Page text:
How to take care of your plants in Winter

Plants (especially Tranquil Plants) don’t ask for too much attention from their owners, but all plants are affected in some way by winter changes. It is advisable to look out for and expect some specific symptoms, and combat them with the green-fingered wisdom explained in the following six points. In general, most houseplants are less active in  winter months. This is because the days are shorter and so there is less light for the plant to feed on. Some plants even go completely dormant! (For example, most trees in the winter appear dead with their leaves completely gone, but in reality they are just ‘hibernating’).

The six major tips on caring for your house plants in the winter are as follows:

  1. Water your plants a little less. Plants need less water in the winter months because, as explained earlier, they do not grow so much. Finding it difficult to tell when to water them? With moss ball plants there is always the natural barometer - weight - to tell if you need to water your plant. Simply lift it up. If it feels light and it’s been over a week then it probably needs watering. Over time you will get used to the weight of the plant when it is watered, and you will be able to know easily when it needs more hydration. Also, bear in mind that some plants are thirstier than others! For example, dragon plants need to be watered only every week and a half or so, whereas other plants need to be watered more. Check out the product page for the specific information on your plant. Start watering more regularly again in the spring.

  2. If you have succulents, they may only need a drink once or twice a month. As succulents come from drier climates, they generally need very little water to sustain themselves; in winter this becomes even more applicable (unless your heating is on a hundred degrees).

  3. Don’t feed your plants. Because they are essentially sleeping, it’s best to wait until spring until you next fertilise your houseplants. It just upsets their natural cycle to feed them during the winter. Would you wake up in the middle of the night and have a meal to fuel your sleeping session? Hopefully not! The same applies with plants.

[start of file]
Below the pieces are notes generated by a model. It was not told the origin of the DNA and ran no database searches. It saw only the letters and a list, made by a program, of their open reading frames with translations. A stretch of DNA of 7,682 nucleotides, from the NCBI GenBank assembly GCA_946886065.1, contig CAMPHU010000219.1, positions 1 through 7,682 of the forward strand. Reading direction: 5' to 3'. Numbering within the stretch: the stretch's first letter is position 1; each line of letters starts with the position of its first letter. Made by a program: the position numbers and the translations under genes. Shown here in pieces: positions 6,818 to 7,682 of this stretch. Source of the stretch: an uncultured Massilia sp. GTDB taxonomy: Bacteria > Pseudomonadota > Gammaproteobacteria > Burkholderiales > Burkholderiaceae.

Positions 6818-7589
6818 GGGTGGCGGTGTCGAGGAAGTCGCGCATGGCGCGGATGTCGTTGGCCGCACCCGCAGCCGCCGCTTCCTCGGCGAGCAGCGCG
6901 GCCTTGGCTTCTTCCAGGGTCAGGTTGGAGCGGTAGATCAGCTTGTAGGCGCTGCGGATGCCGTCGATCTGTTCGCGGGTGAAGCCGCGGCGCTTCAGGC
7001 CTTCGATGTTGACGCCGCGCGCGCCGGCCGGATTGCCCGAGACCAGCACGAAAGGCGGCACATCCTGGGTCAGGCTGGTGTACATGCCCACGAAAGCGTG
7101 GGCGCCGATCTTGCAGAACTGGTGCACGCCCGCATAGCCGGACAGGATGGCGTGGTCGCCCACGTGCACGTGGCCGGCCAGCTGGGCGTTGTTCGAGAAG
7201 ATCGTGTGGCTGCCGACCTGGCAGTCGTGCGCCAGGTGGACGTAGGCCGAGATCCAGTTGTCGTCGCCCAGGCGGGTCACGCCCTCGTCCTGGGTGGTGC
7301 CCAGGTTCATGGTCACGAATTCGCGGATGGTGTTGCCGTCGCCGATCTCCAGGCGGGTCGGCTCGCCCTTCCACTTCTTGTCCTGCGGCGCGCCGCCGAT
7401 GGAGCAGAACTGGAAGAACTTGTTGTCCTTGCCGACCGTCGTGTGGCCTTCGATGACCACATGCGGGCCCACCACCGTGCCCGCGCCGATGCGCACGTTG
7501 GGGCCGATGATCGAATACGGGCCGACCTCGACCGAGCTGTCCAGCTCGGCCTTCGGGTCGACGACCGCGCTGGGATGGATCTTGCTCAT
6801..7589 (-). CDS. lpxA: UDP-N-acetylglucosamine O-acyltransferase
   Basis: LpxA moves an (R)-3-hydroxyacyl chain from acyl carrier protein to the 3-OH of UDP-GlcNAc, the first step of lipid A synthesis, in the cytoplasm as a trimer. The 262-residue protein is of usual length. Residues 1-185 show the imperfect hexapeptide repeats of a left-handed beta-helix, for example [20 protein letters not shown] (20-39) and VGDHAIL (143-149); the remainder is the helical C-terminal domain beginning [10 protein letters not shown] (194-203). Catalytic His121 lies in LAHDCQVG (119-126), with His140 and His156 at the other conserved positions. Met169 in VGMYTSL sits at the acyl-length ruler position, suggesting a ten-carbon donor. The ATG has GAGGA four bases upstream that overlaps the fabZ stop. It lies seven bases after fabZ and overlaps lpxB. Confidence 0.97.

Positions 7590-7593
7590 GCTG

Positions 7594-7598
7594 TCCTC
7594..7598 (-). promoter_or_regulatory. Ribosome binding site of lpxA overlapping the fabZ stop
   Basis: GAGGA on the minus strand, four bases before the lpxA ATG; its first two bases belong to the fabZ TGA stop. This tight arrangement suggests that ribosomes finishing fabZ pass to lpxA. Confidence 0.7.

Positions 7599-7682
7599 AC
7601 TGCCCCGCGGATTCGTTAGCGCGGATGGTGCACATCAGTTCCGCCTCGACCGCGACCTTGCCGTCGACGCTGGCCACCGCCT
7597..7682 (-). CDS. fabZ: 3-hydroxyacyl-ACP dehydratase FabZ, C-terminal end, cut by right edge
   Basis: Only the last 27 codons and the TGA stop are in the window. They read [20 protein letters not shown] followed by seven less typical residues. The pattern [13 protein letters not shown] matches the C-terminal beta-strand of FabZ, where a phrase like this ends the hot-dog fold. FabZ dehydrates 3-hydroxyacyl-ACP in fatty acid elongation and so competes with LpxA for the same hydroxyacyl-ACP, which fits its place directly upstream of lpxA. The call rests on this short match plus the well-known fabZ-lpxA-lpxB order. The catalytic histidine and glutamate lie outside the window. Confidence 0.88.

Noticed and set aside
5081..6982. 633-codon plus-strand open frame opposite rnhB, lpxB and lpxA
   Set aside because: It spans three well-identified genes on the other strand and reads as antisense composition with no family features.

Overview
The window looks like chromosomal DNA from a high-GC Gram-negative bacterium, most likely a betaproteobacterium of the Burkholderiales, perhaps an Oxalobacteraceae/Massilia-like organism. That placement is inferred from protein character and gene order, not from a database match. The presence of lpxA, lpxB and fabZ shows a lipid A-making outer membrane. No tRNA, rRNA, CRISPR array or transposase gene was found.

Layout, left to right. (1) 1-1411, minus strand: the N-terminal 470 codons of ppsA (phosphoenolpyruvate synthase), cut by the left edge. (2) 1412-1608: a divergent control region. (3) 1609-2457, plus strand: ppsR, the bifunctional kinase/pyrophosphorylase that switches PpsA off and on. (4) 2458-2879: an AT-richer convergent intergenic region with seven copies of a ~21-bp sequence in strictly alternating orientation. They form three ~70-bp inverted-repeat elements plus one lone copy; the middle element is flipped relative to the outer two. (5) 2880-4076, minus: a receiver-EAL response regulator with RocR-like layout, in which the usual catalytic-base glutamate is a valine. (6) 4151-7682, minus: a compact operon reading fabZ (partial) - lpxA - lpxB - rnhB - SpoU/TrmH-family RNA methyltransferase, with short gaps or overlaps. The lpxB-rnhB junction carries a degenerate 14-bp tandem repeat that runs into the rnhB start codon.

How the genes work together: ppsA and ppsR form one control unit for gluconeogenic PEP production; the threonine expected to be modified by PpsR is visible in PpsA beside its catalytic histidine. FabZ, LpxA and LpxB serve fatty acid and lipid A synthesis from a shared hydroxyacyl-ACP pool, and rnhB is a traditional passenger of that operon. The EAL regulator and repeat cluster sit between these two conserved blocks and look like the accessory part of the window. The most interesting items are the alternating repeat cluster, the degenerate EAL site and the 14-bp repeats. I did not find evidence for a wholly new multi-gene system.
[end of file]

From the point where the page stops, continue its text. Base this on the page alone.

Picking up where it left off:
4. Increase your home humidity. Plants generally enjoy about 50% humidity level, but in the winter it can drop to about 10-20% in a lot of homes. Remember to spray your plants every day to help humidify the air around them, but this is only short-term. Longer-term tips on increasing humidity are: clustering your plants together as the moisture is shared between them all, keep them in a humid room such as the bathroom or kitchen (or a room in which you keep a humidifier), and keep them away from radiators —it is best to do this in general anyway. If a plant is sitting right next to a radiator it is only a matter of time before it dries out and dies.

  5. Wipe the dust off leaves. This should also be done in the summer. Dust on leaves causes sickness in the plant and prevents what little light there is in the winter from nourishing it. In order to clean plants with small leaves, such as asparagus ferns, give it a quick shower with a water sprayer.

  6. Remember to snip off any dead leaves. Especially in bonsai, it is a frequent occurrence to get brown leaves. This is totally natural, so don’t be worried about it; just brush them off the plant and they should come off easily. If the plant has many yellow leaves then this is probably a sign that it is not getting enough light — again, a common symptom in winter, but not to be worried about. Try to put the plant in a place which gets as much light as possible such as a south-facing window (but if it’s right above a radiator and/or the window is draughty then avoid that particular place).

With these six effective points, your houseplants should last the winter and come back even stronger in the spring! For more information and FAQs on plant care visit out FAQ page, general care guide and bonsai care guide online.